Based on input from agency members, at the end of the meeting, Hollister offered two more conditions of approval: restrict use of fertilizers and pesticides, and restrict car washing.
John Gilmore, project engineer for Milford Developers, said the proposed Building 4 is being relocated away from a vernal pool at the center of the site, and is being split into two buildings located near the north of the site.
The proposed clubhouse has been relocated near the entry road. Finally, the entry roadway has been relocated away from the wetlands by the turtles, providing the vernal pool with a 100-foot wide buffer, said Gilmore.
Discussing the project's storm water management plans, Gilmore said water will be stored in low-lying areas and will be metered out at a slower rate. He said water will also infiltrate the soil, and be absorbed by plants. There will be a pond that will allow water to evaporate.
William Root, a certified soil scientist hired by the applicant, said surveyed the conservation area with the goal of providing “an area of understory habitat” by vernal pools 3 and 4, which would be used by the Eastern box turtles and other species.
Root also discussed the control plan for the invasive plant species. He said options for these plants include mechanical removal, covering them with a barrier to suffocate them, or using herbicides. The goal is to “prevent them from acting as a seed source and contaminating the wetlands area.”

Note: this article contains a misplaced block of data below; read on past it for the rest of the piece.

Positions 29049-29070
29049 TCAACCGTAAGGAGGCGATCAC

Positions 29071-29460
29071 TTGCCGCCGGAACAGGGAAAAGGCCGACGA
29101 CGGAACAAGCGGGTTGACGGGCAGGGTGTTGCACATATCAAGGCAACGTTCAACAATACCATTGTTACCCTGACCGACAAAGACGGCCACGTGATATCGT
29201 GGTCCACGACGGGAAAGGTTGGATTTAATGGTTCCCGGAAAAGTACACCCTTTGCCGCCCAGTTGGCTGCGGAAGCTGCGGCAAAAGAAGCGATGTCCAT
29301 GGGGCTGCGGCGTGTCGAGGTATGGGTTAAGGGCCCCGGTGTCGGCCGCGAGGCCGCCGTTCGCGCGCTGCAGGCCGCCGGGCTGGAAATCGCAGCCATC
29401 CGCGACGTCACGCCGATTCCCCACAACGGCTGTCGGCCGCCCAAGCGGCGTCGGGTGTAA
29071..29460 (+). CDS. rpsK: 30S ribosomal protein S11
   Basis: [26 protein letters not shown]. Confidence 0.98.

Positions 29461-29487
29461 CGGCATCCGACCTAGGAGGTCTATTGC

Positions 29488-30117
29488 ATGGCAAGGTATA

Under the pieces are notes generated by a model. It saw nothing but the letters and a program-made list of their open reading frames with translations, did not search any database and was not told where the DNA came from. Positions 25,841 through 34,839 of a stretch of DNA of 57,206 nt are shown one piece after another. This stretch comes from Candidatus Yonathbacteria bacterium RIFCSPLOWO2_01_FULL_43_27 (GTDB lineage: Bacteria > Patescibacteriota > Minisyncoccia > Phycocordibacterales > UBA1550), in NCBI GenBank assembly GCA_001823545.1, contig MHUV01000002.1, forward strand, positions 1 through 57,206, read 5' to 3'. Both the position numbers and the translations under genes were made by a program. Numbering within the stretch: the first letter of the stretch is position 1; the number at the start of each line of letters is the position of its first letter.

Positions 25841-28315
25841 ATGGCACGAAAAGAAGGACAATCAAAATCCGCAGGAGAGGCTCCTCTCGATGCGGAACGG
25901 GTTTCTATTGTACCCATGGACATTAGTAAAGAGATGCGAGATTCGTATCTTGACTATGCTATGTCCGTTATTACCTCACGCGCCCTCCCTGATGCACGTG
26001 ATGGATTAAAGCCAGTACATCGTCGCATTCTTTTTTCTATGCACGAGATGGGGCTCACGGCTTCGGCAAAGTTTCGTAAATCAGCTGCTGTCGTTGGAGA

Residents Voice Concerns
Prior to the public comment period, the agency gave the public a few minutes to review the plans. Representatives from the applicant showed them the changes, and answered a few questions.
The first resident to speak was June O'Connell of 102 East Rutland Road, who said the proposed apartment property was used as a storage yard for a towing company from the 1950s to the 1970s. She said the property inspection also found 50-gallon drums, which she said were not tested. She said there is a rumor that the office building planned for the site was never built due to contaminants.
“I believe much more testing needs to be done,” said O'Connell.
Lori Cleary of 99 East Rutland Road said her back yard floods every time it rains or snows, and if there is more than a little rain, her basement also floods. She expressed concern about the property's prior use as a junkyard.
“The pollutants could leach into our well,” said Cleary. “I will sue the city if our well is contaminated.”
Wally Hauck of 39 Lookout Hill Road said, “There is nothing but risk for the neighbors surrounding this project. Who am I going to call when this goes south?”
Danielle Burns of 29 East Rutland Road said the box turtle habitat is high, dry deciduous forest with access to water. She suggested preserving the property to protect the habitat.
“One reason turtles are endangered is they live where people build,” said Burns, who asked the agency to deny the proposal.
Ruth Telep of 51 East Rutland Road expressed concern about the access road to the sewer easement, asking who would monitor the area and keep the gate locked to keep people out.
Telep said there is a brook on her property that has water in it, “even when we are in below-normal rain.” She said there is a culvert on Wheelers Farms Road that goes under an old barn.